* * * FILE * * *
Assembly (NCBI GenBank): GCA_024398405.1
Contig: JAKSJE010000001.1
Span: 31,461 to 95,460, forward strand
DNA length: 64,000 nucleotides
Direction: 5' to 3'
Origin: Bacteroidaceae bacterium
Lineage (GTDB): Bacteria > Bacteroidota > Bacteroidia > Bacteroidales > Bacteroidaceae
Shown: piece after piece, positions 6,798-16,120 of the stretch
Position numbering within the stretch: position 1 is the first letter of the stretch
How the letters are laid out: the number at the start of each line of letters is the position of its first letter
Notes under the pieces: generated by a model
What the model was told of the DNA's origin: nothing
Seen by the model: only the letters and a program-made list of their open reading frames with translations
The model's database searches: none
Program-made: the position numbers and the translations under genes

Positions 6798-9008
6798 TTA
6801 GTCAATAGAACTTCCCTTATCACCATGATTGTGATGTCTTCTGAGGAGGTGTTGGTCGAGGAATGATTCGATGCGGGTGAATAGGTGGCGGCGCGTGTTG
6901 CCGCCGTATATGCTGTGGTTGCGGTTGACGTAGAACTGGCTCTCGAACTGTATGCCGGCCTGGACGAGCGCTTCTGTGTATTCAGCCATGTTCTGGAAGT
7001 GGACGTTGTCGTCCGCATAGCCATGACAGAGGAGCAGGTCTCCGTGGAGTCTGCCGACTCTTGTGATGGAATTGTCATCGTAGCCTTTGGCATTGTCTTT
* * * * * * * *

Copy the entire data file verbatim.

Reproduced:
Assembly (NCBI GenBank): GCA_024398405.1
Contig: JAKSJE010000001.1
Span: 31,461 to 95,460, forward strand
DNA length: 64,000 nucleotides
Direction: 5' to 3'
Origin: Bacteroidaceae bacterium
Lineage (GTDB): Bacteria > Bacteroidota > Bacteroidia > Bacteroidales > Bacteroidaceae
Shown: piece after piece, positions 6,798-16,120 of the stretch
Position numbering within the stretch: position 1 is the first letter of the stretch
How the letters are laid out: the number at the start of each line of letters is the position of its first letter
Notes under the pieces: generated by a model
What the model was told of the DNA's origin: nothing
Seen by the model: only the letters and a program-made list of their open reading frames with translations
The model's database searches: none
Program-made: the position numbers and the translations under genes

Positions 6798-9008
6798 TTA
6801 GTCAATAGAACTTCCCTTATCACCATGATTGTGATGTCTTCTGAGGAGGTGTTGGTCGAGGAATGATTCGATGCGGGTGAATAGGTGGCGGCGCGTGTTG
6901 CCGCCGTATATGCTGTGGTTGCGGTTGACGTAGAACTGGCTCTCGAACTGTATGCCGGCCTGGACGAGCGCTTCTGTGTATTCAGCCATGTTCTGGAAGT
7001 GGACGTTGTCGTCCGCATAGCCATGACAGAGGAGCAGGTCTCCGTGGAGTCTGCCGACTCTTGTGATGGAATTGTCATCGTAGCCTTTGGCATTGTCTTT